At the NCTE Inbox blog, Millie Davis lists several pieces of quotidian writing that she has noticed: satellite information for farmers, testimonials for service providers, billboards, texting, etc. And she concludes, "Writing is a significant part of our lives—not just English-teacher lives but the lives of repair people, babysitters, kindergarten artists, pet-sitters, lawyers, bloggers, farmers, hospitality workers, truckers, travelers, advertisers, nurses, trades workers, and more." She says she has noticed these much more lately, since she has been thinking about the National Council of Teachers of English (NCTE)-proposed National Day on Writing.
Yes: writing developed out of a quirky Sumerian accounting system to keep tributes straight, not to express great truths or arguments. And in a highly literate society it saturates every corner of our lives, from our workplaces to our streets to our bodies. Writing is everywhere, often rough, opportunistic, localized, pragmatic, and unrelated to the idealized formal genres that are valorized by so much of our formal schooling.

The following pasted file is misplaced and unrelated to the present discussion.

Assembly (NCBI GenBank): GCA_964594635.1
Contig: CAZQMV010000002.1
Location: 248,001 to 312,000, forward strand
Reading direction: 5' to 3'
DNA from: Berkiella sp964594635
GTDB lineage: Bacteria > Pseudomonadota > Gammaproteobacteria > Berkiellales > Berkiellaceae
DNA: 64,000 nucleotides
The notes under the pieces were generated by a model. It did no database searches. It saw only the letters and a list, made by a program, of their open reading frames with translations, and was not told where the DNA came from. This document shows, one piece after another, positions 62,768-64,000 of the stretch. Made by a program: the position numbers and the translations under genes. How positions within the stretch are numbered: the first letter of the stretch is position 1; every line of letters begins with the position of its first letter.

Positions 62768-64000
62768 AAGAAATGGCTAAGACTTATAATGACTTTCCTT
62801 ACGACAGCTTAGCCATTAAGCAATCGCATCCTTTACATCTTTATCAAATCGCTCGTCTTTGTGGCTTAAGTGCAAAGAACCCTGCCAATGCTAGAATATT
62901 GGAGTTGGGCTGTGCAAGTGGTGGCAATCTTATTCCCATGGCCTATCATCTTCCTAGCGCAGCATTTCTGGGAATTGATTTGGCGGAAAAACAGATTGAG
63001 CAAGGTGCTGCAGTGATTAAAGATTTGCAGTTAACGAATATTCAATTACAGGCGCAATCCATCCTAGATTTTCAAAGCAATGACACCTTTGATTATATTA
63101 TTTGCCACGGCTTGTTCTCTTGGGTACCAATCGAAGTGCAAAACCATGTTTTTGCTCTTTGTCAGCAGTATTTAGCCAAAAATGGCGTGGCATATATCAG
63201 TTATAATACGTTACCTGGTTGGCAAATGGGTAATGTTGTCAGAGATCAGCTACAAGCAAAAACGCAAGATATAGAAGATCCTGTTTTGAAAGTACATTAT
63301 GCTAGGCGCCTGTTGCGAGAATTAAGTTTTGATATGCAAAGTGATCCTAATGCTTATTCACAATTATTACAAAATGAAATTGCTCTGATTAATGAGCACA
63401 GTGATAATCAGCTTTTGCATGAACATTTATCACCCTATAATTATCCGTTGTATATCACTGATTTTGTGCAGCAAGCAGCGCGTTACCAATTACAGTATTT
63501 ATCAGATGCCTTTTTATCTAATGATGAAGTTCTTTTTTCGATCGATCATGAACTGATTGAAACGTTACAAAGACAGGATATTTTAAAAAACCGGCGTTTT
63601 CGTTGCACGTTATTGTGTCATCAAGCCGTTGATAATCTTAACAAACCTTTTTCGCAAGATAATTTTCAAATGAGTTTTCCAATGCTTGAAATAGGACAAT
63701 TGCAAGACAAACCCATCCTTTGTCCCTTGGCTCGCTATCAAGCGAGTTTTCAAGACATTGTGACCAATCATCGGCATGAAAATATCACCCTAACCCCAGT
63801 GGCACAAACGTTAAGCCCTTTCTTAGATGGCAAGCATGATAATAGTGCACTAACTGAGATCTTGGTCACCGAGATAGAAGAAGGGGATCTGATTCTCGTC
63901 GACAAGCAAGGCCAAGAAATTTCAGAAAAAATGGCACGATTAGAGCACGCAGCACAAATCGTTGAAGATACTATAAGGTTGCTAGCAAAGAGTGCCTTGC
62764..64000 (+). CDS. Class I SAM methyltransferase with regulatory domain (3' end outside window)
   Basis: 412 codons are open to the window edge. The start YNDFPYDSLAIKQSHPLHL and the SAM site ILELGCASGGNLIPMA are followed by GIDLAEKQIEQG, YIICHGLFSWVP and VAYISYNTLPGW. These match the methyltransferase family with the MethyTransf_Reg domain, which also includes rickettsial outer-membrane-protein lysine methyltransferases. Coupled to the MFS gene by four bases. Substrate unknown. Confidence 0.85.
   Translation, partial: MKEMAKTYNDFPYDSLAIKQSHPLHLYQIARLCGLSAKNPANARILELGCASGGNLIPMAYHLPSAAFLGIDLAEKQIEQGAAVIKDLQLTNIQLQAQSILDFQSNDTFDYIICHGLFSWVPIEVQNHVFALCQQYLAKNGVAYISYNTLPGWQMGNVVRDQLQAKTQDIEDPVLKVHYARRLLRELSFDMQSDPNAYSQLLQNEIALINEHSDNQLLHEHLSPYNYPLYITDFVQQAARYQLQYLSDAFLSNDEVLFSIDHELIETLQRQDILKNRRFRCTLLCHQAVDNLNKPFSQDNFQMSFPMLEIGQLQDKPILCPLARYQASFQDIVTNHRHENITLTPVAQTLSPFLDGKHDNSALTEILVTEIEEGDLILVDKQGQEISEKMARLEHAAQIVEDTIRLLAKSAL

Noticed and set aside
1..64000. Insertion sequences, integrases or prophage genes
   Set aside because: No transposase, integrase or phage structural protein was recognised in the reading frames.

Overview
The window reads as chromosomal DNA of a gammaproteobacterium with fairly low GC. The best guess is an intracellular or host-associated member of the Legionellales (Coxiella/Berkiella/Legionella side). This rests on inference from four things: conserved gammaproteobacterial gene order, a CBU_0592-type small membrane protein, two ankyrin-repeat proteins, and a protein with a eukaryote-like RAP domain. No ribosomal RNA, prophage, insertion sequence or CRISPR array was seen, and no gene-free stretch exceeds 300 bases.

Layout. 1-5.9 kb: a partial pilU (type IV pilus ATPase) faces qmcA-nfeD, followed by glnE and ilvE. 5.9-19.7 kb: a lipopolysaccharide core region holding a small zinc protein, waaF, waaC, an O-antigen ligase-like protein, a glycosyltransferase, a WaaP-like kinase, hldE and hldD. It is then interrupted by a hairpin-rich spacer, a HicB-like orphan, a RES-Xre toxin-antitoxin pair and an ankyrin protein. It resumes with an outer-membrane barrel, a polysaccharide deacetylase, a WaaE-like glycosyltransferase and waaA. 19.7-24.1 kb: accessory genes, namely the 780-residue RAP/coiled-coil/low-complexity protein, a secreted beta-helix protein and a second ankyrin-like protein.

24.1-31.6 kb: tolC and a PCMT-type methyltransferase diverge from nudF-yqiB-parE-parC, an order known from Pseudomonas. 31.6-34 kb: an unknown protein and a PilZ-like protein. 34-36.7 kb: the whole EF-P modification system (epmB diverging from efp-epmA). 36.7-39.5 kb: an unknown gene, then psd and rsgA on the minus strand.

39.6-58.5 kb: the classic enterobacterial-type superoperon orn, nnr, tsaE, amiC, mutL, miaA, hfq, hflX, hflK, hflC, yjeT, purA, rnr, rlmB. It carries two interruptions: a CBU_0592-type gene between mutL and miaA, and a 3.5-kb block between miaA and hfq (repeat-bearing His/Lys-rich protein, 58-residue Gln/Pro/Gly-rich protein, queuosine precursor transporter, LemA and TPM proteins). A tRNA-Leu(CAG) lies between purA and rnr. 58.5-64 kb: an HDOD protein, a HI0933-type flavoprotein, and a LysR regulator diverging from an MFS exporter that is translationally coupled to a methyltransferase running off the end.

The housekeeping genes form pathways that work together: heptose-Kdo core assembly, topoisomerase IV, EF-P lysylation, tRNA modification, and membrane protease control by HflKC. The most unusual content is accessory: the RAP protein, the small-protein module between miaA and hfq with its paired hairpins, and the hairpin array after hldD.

A writing teacher's discovery of quotidian writing is like a fish's discovery of water.
That's part of what makes the idea of a National Day on Writing so odd and unappealing to me: it's like having a national day on personal hygiene, or clothing, or walking. Writing is one of our most important skills, but it's also too generalized and far-reaching a skill, with too many untaught applications, to be defined by a professional teachers' group. Especially one whose members are surprised to discover that we are surrounded by texts.